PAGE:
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George Takei recalls being taken at gunpoint to a Japanese-American internment camp

"[We were] sumarily rounded up with no charges [and] no trial," recalls Takei.
By Matt Bradwell Follow @mckb26 Contact the Author   |   Aug. 14, 2014 at 4:54 PM

http://cdnph.upi.com/sv/em/upi/UPI-5461408043354/2014/1/5a0f75808785fac7f97c7cc0aa960c01/George-Takei-recalls-being-taken-at-gunpoint-to-a-Japanese-American-internment-camp.jpg
NEW YORK, Aug. 14 (UPI) -- Twitter darling and original Star Trek helmsman George Takei opened up to NBC Thursday about his experience being taken to a Japanese American interment camp, discussing the imagery he'll "never forget," and how it influenced his ongoing humanitarian work.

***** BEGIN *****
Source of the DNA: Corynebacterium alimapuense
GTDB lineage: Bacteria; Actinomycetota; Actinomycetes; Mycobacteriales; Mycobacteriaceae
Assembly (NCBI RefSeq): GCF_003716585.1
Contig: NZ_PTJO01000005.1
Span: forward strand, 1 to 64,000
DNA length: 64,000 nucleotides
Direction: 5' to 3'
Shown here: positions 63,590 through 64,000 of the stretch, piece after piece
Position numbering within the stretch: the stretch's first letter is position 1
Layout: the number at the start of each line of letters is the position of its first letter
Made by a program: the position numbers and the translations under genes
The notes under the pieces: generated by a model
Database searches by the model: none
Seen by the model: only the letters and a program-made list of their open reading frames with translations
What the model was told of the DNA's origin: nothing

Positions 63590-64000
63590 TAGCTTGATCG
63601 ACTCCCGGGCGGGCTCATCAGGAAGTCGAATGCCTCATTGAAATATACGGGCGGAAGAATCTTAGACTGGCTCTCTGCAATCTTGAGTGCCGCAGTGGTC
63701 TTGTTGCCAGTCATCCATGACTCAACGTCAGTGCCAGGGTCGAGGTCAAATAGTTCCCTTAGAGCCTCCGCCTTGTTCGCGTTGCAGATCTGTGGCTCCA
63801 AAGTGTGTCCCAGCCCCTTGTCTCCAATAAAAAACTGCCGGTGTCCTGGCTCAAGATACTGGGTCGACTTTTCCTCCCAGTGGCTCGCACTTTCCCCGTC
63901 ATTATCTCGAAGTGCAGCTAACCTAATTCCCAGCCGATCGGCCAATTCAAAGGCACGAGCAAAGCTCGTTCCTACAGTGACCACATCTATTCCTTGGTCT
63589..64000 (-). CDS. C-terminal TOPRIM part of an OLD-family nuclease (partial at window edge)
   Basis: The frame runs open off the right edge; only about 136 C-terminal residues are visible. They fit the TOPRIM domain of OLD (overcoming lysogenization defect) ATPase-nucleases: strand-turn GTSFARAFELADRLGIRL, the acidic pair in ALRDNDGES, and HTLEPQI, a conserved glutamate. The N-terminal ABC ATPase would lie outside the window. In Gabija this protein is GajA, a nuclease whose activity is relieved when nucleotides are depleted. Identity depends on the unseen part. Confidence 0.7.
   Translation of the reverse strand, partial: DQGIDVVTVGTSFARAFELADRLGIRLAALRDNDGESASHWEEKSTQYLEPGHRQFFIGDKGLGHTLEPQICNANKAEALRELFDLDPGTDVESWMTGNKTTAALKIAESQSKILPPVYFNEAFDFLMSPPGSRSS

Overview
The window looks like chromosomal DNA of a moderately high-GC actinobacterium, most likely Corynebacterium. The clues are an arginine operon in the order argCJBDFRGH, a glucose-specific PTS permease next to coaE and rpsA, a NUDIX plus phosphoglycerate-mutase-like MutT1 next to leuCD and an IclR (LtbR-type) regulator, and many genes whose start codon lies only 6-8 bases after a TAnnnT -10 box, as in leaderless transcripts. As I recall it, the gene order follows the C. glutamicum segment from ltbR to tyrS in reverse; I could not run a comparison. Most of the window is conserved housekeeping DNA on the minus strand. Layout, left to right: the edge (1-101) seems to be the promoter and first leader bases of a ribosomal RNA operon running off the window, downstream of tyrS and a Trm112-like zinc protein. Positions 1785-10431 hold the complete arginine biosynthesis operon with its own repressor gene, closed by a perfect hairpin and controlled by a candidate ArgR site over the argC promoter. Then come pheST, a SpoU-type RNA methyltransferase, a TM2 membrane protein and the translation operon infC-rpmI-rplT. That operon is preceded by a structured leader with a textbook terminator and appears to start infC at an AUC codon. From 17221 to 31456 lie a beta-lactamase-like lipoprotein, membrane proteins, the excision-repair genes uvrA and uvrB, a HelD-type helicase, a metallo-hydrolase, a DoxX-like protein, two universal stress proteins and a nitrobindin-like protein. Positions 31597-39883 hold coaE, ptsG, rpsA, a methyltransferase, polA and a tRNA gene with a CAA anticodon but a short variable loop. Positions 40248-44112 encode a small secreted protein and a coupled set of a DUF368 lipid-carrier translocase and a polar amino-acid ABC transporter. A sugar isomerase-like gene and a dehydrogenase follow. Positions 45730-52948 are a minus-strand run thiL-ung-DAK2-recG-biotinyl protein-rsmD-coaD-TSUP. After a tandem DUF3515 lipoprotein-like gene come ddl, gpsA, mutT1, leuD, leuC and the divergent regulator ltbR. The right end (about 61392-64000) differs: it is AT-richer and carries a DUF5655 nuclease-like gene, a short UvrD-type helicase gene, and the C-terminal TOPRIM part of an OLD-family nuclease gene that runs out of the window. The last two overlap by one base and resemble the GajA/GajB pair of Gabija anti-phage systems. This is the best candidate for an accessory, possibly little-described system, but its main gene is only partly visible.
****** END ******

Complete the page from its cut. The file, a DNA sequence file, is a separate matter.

On Feb. 19, 1942, just two months after the bombing of Pearl Harbor and the United States' official entrance into World War II, President Roosevelt signed an executive order authorizing the forced internment of Japanese-Americans living on the West coast.

At the time, Takei and his family were living in Los Angeles.

"We saw two soldiers marching up our driveway," Takei told the Today Show.

"[We were] sumarily rounded up with no charges, no trial - you know the central pillar of our justice system is due process all of that disappeared. Literally at gunpoint, we were ordered out of our home."

In addition to literally staring down the barrel of a rifle as a 5-year-old, Takei said he he'll never forget the image of his mother and baby sister in tears as they were forced from their home.

"When she finally emerged she had our baby sister -- she was still an infant -- and huge duffel bag in the other arm and tears were streaming down both their cheeks."

Takei's family was kept in a series of internment camps for the duration of the war -- an experience the man who played Hikaru Sulu explores in detail in the new Starz documentary about his life, To Be Takei.

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